Michaels said. “He could do nuance, he could do subtle, he could do big and broad.” As soon as he was introduced to non-wrestling audiences, doors began to open. (After his appearance on “S.N.L.” in March, Mr. Johnson gushed that he had received a note from Steven Spielberg, whom he’s never met, praising his character work.) As he stormed the entertainment industry, moving from bare-brawn parts (“The Scorpion King”) to ones requiring a deft comic touch (“Get Smart”), Mr. In wrestling, “you’re learning body language, crowd psychology,” he said. “The Rock is really good and was taught to know his audience.” But even as his fan base was expanding, Mr. Pitt, George Clooney, Will Smith — did not have his carved 250-pound-plus physique, and he was advised, he said, to slim down to look more like other leading men. Johnson inveighed against the “cynicism” he felt curbed his ambitions at C.A.A., which also balked at a return to wrestling. “It’s everywhere, whether you’re in Hollywood or not, just cynicism,” he said. “But you get so much further with optimism and hope.” Yes, the man whose signature move was a chokehold body slam really talks like this.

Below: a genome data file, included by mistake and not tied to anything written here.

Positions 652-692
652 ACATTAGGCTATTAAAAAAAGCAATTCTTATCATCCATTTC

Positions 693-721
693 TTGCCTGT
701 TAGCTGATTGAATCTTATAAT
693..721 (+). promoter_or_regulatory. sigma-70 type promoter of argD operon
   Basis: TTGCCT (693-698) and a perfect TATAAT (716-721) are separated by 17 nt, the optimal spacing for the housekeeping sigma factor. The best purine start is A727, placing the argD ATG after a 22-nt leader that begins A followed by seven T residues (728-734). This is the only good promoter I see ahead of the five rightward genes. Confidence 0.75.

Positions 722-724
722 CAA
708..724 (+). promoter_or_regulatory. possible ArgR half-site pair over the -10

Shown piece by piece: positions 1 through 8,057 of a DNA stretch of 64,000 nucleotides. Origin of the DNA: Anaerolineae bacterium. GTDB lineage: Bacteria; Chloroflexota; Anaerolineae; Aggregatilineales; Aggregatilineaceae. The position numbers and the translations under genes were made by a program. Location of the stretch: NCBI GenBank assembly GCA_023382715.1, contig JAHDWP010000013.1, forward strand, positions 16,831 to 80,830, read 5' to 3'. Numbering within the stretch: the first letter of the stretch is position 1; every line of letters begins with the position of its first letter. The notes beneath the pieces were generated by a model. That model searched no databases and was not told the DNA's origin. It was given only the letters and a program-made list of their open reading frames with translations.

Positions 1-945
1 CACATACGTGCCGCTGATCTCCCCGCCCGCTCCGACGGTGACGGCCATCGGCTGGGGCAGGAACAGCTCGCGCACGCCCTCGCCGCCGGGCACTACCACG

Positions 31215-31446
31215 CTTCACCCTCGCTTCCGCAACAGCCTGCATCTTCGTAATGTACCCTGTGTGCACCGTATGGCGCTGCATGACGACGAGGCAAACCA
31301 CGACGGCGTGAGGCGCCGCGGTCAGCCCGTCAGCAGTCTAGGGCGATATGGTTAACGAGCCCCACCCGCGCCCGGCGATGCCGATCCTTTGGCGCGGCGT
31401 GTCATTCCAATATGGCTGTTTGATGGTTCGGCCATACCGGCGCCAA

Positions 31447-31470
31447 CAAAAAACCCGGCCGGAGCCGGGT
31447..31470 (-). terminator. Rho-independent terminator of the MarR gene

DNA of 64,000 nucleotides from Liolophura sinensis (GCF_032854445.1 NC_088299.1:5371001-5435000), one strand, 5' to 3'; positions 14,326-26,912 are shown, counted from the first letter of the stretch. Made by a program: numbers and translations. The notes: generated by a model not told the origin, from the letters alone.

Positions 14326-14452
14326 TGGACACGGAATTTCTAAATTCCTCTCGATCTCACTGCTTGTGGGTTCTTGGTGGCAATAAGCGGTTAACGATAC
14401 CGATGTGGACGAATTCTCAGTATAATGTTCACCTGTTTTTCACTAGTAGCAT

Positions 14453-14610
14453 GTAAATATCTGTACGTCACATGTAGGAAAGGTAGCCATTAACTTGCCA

He climbed back into the ring that year. (A representative for C.A.A. declined to comment.) In “San Andreas,” for which he earned a reported $12 million, Mr. When most of California is hit by an earthquake, he sets out to save his soon-to-be ex-wife (Carla Gugino), his daughter (Alexandra Daddario) and a few others. (The distributor, Warner Bros., changed the marketing after the Nepal earthquake, highlighting relief efforts.) Shooting in Australia, Mr.